Kangaroos, wallabies, emus, wombats, and koalas
Three weeks into our trip to Australia, we hadn’t seen any indigenous marsupials of Australia. We resolved that deficiency with an afternoon visit with Steve and Bev to the Cleland Wildlife Park in the Adelaide Hills.
Our day traveling began at Mt. Lofty, the highest point in South Australia with a splendid view of Adelaide, the lowlands near the Southern Ocean, farms, and dense forests of gum trees. The weather was clear, the sky a brilliant blue, blending into the Southern Ocean.
Next stop, Antarctica, 2000 kilometers to the south.
Cleland Wildlife Park
We were very excited driving a half hour from Mt. Lofty to the Cleland Wildlife Park where indigenous animals live in natural habitat open to visitors. We hurried through gates from the entrance, down paths through more gates, finally entering a hillside shaded by gum trees.
Then we saw our first kangaroo resting in the shade, watching us approach. He sat up, hopped off, and we continued our walk, seeing several kangaroos resting in the shade of gum trees.
We approached slowly and fed younger kangaroos with bags of special food purchased at the entrance. Other kangaroos saw us and let us approach to offered them food which they took from our hands. They knew the drill; tourists come with bags in their hands, go over and get a snack.
We spent the afternoon walking through the wildlife park, feeding and petted kangaroos, wallabies, and emus, living in gated areas with room to roam, rest, and sleep. We saw wallabies joeys tucked in their mother’s pouches. Wallabies are smaller marsupial similar to the kangaroo but a bit shyer. They approached us for food, then hopped away.
Wombats can be a bit dangerous, so they keep them in a pen and we weren’t allowed to touch them. They burrows in the ground and are elusive. After watching three or four feeding from a bowl for about five minutes, we only glimpsed their faces. Wombats like their privacy.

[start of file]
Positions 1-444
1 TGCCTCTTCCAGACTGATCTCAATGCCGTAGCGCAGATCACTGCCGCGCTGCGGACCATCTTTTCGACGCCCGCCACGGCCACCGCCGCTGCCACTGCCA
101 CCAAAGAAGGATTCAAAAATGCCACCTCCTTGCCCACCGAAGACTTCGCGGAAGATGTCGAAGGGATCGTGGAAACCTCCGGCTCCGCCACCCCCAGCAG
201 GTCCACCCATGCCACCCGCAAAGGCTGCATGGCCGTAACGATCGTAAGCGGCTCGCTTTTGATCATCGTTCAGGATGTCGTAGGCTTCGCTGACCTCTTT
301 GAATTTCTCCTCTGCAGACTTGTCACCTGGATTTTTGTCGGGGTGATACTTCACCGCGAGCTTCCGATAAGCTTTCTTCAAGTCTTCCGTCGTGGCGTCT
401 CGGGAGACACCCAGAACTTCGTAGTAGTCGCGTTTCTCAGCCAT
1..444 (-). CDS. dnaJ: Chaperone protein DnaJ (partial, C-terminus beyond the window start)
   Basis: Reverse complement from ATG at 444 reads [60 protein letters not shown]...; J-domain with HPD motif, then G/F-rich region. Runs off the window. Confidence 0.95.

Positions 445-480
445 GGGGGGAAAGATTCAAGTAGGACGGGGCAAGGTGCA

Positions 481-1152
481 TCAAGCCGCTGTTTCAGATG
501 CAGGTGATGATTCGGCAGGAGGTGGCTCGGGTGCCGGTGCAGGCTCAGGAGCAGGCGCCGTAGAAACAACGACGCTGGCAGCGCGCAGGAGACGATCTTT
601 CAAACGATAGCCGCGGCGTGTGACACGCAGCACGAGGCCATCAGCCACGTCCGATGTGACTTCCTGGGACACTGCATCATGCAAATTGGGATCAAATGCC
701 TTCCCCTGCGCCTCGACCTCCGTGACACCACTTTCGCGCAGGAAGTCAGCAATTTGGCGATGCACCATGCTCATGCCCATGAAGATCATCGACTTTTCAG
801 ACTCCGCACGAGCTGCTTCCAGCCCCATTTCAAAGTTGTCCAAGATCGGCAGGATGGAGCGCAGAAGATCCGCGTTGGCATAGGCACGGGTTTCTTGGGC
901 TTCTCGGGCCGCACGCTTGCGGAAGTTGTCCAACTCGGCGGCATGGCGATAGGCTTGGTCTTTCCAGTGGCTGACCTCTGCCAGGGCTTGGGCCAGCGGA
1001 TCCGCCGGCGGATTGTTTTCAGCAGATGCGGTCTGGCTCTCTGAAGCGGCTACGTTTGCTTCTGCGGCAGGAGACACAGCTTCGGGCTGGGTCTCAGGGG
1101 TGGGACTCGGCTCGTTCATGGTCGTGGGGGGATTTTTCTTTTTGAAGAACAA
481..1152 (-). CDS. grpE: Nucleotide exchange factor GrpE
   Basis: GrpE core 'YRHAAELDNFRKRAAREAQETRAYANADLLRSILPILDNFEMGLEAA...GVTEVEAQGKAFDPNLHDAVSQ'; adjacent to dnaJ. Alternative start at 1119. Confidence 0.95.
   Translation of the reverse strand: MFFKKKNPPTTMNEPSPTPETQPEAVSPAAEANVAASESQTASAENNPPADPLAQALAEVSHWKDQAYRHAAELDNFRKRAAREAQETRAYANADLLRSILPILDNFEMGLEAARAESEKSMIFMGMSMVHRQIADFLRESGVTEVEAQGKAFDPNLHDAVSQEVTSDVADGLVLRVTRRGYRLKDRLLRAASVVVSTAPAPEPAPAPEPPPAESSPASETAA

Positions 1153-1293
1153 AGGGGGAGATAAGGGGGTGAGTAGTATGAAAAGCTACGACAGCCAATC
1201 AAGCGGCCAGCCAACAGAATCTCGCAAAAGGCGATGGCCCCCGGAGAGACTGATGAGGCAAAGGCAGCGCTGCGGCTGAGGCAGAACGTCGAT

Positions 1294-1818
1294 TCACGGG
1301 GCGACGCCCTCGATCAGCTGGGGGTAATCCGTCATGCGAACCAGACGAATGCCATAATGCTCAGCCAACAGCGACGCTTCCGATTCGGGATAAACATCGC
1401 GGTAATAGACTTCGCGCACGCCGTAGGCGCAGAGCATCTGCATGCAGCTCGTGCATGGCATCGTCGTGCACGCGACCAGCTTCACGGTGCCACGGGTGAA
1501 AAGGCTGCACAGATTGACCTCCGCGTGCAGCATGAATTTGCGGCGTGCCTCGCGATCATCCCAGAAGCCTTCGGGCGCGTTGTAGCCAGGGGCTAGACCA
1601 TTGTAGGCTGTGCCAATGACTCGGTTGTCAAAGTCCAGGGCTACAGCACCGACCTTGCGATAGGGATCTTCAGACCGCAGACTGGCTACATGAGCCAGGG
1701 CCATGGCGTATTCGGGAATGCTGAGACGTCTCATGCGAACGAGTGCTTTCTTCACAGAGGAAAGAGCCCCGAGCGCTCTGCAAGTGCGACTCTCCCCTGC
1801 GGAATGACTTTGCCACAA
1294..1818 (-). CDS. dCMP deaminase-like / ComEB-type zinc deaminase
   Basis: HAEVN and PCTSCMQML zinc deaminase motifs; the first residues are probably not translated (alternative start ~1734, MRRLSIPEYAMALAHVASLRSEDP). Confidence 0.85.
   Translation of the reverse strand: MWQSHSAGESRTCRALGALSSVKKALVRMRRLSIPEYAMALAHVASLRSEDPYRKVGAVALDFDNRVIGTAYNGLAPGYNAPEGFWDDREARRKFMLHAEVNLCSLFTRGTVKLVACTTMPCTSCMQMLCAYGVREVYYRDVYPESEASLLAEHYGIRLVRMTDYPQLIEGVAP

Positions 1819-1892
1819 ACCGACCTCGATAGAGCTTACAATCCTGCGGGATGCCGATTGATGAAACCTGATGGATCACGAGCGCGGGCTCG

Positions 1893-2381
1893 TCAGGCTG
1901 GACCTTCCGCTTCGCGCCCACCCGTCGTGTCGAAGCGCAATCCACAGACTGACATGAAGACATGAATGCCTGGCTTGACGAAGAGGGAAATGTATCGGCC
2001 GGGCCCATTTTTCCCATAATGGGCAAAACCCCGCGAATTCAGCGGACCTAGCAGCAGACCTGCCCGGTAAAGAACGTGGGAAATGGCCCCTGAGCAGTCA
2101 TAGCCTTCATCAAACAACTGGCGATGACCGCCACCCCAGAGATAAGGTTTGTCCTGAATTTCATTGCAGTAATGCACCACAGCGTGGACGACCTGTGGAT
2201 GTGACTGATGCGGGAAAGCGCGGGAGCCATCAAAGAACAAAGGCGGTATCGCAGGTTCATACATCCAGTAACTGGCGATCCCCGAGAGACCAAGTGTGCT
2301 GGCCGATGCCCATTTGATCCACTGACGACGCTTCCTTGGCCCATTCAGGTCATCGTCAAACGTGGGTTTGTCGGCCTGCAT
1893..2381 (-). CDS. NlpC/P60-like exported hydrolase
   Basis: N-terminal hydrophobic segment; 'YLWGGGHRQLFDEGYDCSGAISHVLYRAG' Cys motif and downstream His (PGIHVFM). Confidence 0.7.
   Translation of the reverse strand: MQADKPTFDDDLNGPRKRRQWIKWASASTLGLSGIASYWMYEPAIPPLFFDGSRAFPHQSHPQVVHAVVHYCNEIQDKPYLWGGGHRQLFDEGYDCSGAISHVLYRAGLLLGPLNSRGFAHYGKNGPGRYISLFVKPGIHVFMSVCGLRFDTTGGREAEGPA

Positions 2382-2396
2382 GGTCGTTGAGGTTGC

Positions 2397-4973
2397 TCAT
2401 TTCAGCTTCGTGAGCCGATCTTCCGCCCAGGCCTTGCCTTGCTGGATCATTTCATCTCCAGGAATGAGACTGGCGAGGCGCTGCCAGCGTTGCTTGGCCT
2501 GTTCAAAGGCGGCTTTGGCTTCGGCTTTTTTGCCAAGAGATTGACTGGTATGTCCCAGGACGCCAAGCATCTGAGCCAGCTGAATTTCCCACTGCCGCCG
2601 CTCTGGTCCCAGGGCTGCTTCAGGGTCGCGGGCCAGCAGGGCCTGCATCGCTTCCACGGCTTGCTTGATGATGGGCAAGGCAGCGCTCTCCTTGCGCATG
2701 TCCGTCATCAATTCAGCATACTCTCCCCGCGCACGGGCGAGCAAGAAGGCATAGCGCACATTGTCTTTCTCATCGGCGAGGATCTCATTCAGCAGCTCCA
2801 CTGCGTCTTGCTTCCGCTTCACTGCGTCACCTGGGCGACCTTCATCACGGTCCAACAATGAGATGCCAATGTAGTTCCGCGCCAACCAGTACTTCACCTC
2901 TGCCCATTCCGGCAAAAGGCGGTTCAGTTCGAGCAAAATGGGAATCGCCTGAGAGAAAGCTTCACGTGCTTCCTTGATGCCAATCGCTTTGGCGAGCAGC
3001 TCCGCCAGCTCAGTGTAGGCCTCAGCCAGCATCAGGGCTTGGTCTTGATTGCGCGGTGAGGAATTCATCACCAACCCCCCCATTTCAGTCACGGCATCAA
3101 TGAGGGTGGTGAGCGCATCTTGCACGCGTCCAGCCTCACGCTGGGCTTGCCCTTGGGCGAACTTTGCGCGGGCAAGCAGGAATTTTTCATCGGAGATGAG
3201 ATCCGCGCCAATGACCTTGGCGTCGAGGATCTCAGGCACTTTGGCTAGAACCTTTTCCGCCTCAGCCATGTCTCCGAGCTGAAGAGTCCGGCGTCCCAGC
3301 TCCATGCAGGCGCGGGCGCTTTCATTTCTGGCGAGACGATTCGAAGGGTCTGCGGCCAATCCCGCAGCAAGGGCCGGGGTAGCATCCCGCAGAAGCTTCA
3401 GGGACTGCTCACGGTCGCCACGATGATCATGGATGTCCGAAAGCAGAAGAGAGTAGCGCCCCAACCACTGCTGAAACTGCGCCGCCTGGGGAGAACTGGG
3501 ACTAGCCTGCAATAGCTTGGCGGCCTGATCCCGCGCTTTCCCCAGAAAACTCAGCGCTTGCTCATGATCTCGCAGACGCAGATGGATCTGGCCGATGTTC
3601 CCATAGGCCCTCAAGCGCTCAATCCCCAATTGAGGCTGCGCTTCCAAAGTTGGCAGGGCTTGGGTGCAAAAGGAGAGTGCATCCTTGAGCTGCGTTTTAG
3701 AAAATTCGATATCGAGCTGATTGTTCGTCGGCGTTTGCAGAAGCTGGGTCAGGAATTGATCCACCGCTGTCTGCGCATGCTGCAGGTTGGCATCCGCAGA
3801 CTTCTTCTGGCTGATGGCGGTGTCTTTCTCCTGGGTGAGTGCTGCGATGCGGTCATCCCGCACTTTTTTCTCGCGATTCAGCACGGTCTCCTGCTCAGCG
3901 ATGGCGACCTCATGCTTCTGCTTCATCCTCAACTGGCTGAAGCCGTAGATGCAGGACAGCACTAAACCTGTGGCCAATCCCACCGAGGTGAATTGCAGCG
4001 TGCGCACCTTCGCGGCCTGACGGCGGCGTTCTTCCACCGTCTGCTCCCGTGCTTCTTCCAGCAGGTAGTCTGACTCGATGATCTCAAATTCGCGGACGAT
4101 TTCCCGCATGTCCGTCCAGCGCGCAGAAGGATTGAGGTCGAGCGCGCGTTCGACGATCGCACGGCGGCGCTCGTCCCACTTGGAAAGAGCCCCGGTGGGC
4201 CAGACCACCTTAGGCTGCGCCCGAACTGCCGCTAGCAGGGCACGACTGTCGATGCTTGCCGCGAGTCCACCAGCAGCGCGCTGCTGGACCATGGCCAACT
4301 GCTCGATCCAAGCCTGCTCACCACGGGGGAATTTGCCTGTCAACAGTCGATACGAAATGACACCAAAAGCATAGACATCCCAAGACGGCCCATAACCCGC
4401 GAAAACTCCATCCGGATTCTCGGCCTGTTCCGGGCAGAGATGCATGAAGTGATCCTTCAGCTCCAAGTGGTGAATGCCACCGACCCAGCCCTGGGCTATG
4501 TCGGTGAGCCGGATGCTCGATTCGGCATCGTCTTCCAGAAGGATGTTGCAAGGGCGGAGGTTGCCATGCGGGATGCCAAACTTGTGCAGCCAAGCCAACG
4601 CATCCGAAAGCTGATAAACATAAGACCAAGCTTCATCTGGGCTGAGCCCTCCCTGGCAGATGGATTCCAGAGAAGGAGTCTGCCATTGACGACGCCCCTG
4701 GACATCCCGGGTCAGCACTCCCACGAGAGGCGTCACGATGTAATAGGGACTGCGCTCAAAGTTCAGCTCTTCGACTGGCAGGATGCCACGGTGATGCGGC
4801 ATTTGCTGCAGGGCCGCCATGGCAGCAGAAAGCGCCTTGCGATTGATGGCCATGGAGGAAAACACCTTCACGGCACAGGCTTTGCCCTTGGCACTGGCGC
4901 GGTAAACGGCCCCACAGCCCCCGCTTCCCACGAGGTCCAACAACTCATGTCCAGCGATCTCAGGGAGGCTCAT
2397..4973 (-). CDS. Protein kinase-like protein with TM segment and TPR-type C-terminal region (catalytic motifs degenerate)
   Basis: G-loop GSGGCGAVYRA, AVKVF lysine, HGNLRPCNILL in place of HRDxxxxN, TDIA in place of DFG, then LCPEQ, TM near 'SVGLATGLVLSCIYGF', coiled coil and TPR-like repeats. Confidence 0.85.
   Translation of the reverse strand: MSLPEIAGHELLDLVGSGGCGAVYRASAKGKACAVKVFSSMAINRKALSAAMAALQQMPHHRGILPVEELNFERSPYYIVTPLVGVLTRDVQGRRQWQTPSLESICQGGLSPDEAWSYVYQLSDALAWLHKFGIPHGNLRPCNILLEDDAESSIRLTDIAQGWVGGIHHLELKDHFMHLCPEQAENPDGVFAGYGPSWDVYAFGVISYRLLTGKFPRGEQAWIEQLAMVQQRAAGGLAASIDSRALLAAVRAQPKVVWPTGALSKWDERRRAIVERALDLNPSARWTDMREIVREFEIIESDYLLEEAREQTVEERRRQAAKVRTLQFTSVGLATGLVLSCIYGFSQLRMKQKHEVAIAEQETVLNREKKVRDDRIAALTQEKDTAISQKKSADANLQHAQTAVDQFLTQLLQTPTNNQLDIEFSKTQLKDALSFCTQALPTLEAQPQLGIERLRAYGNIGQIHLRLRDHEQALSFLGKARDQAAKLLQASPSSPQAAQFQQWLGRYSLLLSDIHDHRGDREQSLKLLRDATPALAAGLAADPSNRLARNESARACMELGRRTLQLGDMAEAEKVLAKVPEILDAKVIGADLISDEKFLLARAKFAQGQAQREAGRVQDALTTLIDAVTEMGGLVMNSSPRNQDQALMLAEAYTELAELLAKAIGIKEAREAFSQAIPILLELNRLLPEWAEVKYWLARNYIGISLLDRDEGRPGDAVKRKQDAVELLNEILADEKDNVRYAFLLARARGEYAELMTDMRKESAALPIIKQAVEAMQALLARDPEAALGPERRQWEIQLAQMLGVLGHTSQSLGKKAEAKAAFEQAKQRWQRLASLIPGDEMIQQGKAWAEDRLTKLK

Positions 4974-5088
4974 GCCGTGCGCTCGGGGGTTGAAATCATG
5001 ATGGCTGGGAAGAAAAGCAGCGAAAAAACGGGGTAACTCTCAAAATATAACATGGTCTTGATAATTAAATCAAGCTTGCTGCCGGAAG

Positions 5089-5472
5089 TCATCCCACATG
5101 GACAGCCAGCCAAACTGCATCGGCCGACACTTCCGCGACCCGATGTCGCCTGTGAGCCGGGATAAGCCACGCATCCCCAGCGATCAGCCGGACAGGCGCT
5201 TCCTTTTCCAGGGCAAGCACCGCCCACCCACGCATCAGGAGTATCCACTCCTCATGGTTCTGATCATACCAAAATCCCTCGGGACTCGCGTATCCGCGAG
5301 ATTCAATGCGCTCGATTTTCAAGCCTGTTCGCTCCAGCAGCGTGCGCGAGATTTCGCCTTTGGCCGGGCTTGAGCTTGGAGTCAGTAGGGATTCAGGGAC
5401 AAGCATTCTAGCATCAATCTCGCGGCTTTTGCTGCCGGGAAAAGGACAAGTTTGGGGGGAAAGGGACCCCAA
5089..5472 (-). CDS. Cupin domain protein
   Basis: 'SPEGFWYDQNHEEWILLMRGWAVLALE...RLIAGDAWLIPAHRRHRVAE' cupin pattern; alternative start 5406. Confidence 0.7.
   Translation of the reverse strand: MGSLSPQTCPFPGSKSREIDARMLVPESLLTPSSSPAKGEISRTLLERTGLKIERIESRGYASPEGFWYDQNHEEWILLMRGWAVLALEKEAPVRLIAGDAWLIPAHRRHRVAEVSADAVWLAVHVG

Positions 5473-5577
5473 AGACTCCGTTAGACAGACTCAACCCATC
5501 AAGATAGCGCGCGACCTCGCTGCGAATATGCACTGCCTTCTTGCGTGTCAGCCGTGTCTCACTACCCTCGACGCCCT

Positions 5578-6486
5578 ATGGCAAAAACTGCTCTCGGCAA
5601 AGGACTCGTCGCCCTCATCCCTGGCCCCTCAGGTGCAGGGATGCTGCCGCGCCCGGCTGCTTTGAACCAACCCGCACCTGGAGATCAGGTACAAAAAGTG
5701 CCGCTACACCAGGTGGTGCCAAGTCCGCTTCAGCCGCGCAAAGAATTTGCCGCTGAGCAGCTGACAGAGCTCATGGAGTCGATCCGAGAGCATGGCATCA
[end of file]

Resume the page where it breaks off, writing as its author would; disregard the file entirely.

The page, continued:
Emus are strange birds much larger than I imagined. They came up to us as we offered them food. They were gentle, and their big eyes looked right at us. We were able to get so close we could almost pet them, but resisted, not sure if that beak would grab a finger.
Rosellas and lorikeets
We had a quick lunch back at the park cafe right after caretakers had put food into dishes for the native birds. The racket was noisy but entertaining as the parrot like rosellas and lorikeets flew from dish to dish, flying back into the trees before diving to eat some more. We heard the chatter even after we continued our walk to the pond and koala enclosure.
The strangest creatures we saw were echidnas, round bundles of yellow spikes around a balloon body. Echidnas live underground most of the time, spend their days searching for ants and grubs.
Their safeguard are the sharp spikes that protrude from their bodies like darning needles. Odd creatures, not recommended for house pets.
Our most fun experience was petting a koala under the watchful eye of a naturalist. Koalas are fragile, cuddly creatures who sleep 20 hours a day. They live on a diet of gum tree leaves that provide little nourishment. Koalas eat all day (when they’re awake), their primary activity after sleeping.
We also saw birds, waterfowl, reptiles and other strange animals like the Tasmanian Devil – black and furry like a small dog, with a red spot on the inside ear. Very fast and elusive. We didn’t get a picture because they ran from bush to bush, only catching fleeting glances at them.
We spent a few minutes at a station where a naturalist was talking about Australian reptiles. The featured reptile was an Olive Python which can grow quite large. He exhibited one that was about 2 meters long. The naturalist explained that olive pythons are not dangerous for human since we’re too big to swallow. They squeeze smaller animals to death and then devouring them. They’re not poisonous. He asked some children to come down to hold the python to show that we don’t have to fear this snake. (We’ll have more on olive pythons we handled at the Alice Springs Reptile Center in a future post).
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Next: Australian gum trees
As many of you know, I also write mysteries and romantic suspense novels.
I recently published my first international thriller, Thirteen Days in Milan, which is available on Kindle as well as other ereaders, tablets, and smartphones.
I’m back in Europe for the summer to hire a translator and to research my next book which will also be a thriller based in Milan. I’ll be posting along the way from Milan, Stresa, Zurich and other locations.
I have a few posts on another blog, Anatomy of a Thriller, where I write about the process of researching and writing an international thriller. I’ll add more posts there as well.
Please share these links with writers or readers who might be interested.